Wednesday, June 24, 2009

Tavis Smiley To Open Pizza Restaurants in Indy

Hoosier Tavis Smiley plans to open several Marco's Pizza shops

By Nicole Blake

Kokomo native Tavis Smiley is a household name when it comes to radio and television, but the PBS talk show host is cutting into a savory new challenge.

He plans to open 37 Marco's Pizza franchises in the next five years. Smiley hopes they will create 1,000 jobs in the Indianapolis area.

His goal: to bring economic development to areas that haven't seen much growth and provide work for teens who need the extra cash. There also are entrepreneurial opportunities for those looking to someday open their own franchises. Considering sales and the work this will create for local vendors and other companies, Smiley says this will mean at least $1 billion being pumped into the Indiana economy during the next 20 years.

"Here is an opportunity for me to do something for the community and be able to give some young people some opportunity," said Smiley, who delivered newspapers as a boy.

He is coming to town this weekend to meet with potential investors and promote his documentary film, "Stand."

His first pizzeria, near East 71st Street and Binford Boulevard, has been open since April and employs about 20 people. Smiley hopes the second restaurant will be in full operation before the end of the year. A site hasn't been chosen yet for that one.

He said the city's growth and Marco's positive performance during the past 11 quarters played a part in his decision to take on this business endeavor. As the majority investor, Smiley bought the rights to own and develop a minimum of 37 restaurants, which will operate under the name Circle City Hospitality. Longtime friend and business partner Harold Patrick is managing the investment company and overseeing much of the operation.

Smiley wouldn't say who the potential investors are, just that he has had verbal commitments from three well-known individuals who live in Indianapolis. According to the Marco's Pizza Web site, costs for a new restaurant run from $219,000 to $419,000.

It's an ambitious undertaking, but not impossible, says Mandy Detwiler, managing editor for Pizza Today, an industry magazine.

"With the economy like it is right now, certainly going with a franchise company is going to give you the backing that you might not have had as an independent startup," Detwiler said.

In the past six months, 20 Marco's Pizza stores have opened in California, Florida and Virginia, among other states. Last year Pizza Today ranked the chain 30th out of 100 top pizza companies based on gross sales. In all, according to its Web site, Marco's Pizza has more than 180 franchised and company-managed stores in 17 states. All four Indiana stores are in Indianapolis.

Patrick, who has been in the franchising business more than two decades, said he will consider the number of households and schools in the area before selecting locations. This includes both affluent and less affluent areas, but "pizza is universal," he said. "Everyone deserves good pizza."

As for the risks, Smiley is aware that things might not go as planned, but he has a positive outlook.

"Business is investing money, taking a risk and hoping that it works," he said.

Friday, June 12, 2009

Another Good Reason...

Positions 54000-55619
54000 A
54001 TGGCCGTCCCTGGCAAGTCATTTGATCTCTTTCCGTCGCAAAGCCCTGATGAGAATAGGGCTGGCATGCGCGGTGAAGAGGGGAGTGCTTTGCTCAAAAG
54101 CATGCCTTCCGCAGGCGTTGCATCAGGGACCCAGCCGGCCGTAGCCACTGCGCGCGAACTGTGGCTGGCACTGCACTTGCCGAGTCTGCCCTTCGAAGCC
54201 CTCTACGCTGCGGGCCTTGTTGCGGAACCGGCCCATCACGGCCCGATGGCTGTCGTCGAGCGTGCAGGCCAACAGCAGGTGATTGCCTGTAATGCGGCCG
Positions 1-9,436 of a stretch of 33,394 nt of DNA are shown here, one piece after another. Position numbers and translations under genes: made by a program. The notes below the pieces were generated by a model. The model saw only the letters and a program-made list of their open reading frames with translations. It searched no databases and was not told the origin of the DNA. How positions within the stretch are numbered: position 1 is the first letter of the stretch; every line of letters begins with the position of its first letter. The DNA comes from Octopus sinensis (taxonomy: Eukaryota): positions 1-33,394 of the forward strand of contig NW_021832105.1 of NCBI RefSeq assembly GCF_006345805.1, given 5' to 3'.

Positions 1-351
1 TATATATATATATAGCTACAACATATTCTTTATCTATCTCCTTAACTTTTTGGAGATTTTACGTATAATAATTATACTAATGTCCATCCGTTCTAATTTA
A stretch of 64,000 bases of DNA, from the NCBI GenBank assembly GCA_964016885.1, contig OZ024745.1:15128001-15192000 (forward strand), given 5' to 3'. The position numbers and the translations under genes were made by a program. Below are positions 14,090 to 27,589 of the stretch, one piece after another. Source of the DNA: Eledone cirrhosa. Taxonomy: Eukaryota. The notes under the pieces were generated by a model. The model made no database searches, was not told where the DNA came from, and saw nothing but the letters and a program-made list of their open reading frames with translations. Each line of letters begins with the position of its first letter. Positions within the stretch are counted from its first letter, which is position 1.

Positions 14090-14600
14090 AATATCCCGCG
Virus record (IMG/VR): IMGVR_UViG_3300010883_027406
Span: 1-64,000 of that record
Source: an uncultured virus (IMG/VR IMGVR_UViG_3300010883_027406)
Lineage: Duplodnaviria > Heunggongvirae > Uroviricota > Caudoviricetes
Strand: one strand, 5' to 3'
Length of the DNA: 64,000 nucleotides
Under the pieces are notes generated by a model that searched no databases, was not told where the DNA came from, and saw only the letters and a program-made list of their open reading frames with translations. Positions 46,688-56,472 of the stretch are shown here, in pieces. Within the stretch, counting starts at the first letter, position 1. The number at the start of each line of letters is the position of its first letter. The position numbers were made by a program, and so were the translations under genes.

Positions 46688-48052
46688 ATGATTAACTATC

Why I Don't Allow Hot Sauce:

KANSAS CITY, Missouri - A man has been sentenced to 33 years in prison for killing a man during a melee that erupted when someone threw a bottle of hot sauce.

The Kansas City Star reported that 29-year-old Jarvis T. Williams was sentenced Thursday for his convictions on second-degree murder, three counts of assault and four counts of armed criminal action.

Prosecutors claim he fired more than 20 rounds from an assault rifle into a car in October 2005, killing 22-year-old Gary Scott and wounding three others.

Prosecutors said the victim had thrown a bottle of hot sauce at a woman's car, angering Williams.

They had requested a life sentence. Williams' public defender did not immediately return a call seeking comment.

Wednesday, June 10, 2009

Dining Destination - The Hospital?

Colorado hospital food gets hip replacement

Bistros emerge where bland reigned, drawing the public and praise

By Nancy Lofholm, The Denver Post

Take a left inside the main entrance of Montrose Memorial Hospital, and you'll run into the grim lines of chairs in the emergency-room waiting area. But follow your nose to the right, and you'll be welcomed by chili-lime crab cakes, grilled polenta, tapas plates and seared tuna with frizzled leeks.

Like a host of other modern hospital cafeterias, Montrose Memorial's Lobby Grille is following a trend that makes it tough to recall those old cramped and dingy institutional eateries with their steam trays of soggy offerings. The basement bastions of gelatin cubes and beef 'n' noodles have been transformed into front-and-center bistros serving haute hospital cuisine.

The tasty fare may have started out for the benefit of patients and expanded as a perk for employees and a comfort for patient visitors. But it has evolved into upscale cuisine good enough to draw in diners who have no other reason to be at a hospital — except that they crave marinated skirt steak or chilled mango soup.
Chef-prepared gourmet fare rather than institutional meals isn't about profit. Most hospital cafeterias aspire to break even at best. And it isn't all about the food. There's a bit of marketing involved too.

Read the complete story here.